When people talk about what makes Galway such an attractive city they often talk about things like the music, the good craic, and a world-renowned commitment to the arts.
But a lot of modern Galway’s layout that shapes it to this day like the streetscape around Shop st, Quay st, and Mainguard st. is almost unchanged from its medieval origins.
The Galway Medieval Festival aims to celebrate the city’s culture, food, and European connections from the medieval era.
One of Galway 2020’s Small Town’s Big Ideas projects, the Medieval Festival is being organised by the Galway Civic Trust.
“So much of what Galway has to offer is rooted in its heritage. Its style and setting, which all date back to this medieval Galway,” said Michael Quinn, Development Officer with Galway Civic Trust.
“We have a wonderful pictorial map of Galway from those times, and it’s lovely to see people’s faces as you show them this fabulous historic map and how the streetscape and many of the buildings haven’t changed since then. They really get a sense of the heritage of the city.”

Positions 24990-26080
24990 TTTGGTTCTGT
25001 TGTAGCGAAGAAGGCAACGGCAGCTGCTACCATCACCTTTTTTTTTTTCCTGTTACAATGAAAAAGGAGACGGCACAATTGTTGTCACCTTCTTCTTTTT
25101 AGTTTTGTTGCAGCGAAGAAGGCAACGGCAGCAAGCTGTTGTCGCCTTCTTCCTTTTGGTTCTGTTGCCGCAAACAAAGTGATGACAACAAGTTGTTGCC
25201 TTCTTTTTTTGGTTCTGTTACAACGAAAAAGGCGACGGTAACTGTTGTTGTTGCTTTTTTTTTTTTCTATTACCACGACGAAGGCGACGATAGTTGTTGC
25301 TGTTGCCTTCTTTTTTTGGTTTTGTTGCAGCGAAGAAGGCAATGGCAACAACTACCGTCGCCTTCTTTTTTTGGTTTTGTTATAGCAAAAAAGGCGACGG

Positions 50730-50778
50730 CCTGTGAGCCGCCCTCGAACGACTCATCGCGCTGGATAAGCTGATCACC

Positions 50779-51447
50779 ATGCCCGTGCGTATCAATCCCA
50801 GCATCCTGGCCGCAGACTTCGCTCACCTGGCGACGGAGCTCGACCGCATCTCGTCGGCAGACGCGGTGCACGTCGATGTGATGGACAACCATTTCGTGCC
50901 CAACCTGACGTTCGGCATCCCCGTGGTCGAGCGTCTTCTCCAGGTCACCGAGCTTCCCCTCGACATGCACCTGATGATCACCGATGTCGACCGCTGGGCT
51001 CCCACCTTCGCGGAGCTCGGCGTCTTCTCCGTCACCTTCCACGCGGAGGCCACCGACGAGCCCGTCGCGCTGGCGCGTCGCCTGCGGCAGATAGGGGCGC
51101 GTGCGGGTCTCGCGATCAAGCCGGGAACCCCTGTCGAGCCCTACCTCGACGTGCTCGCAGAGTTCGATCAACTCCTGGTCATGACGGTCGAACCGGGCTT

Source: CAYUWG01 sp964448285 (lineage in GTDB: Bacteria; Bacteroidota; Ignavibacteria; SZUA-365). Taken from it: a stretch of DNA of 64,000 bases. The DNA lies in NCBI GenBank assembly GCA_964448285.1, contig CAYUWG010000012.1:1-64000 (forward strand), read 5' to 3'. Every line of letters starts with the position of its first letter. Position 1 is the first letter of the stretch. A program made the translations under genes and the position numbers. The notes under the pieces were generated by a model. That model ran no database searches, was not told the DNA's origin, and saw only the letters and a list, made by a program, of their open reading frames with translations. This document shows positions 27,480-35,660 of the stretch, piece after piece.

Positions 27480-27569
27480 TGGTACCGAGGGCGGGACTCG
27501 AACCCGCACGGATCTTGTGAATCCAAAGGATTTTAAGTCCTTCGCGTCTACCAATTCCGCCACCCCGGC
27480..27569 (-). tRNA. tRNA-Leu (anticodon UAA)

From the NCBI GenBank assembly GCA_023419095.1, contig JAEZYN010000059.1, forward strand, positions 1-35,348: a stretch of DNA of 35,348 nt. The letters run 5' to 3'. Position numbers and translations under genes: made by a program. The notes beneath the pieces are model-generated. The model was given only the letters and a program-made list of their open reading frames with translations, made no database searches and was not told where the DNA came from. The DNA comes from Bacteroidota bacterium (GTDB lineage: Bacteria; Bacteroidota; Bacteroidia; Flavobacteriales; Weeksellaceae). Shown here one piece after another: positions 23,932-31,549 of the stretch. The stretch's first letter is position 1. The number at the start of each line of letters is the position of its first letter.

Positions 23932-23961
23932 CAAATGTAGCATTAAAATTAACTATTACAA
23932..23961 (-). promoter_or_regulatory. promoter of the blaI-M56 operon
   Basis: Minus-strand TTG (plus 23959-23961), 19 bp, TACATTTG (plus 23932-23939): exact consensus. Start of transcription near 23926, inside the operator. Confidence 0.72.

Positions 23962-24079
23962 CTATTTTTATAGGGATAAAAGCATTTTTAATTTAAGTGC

Galway Civic Trust is a local charity with a mission to “protect, promote and enhance the natural, built and cultural heritage of Galway.”
And they’ve backed that up by hosting the largest number of Heritage week events of any single organisation in the country.
The Medieval Festival will be a two day event with re-enactments, guided tours, music, art, and demonstrations.
At some old-school cookery demonstrations there will be food-tastings of everything prepared.
The main part of the festival will be held at the Customs’ House courtyard, while the Hall of the Red Earl will be he hub for guided tours.
The nearby Druid Theatre will also be used to host talks about medieval Galway.
Using archaeological findings, festival goers will find about about how trade, religion, and migration shaped Galway into the city we know.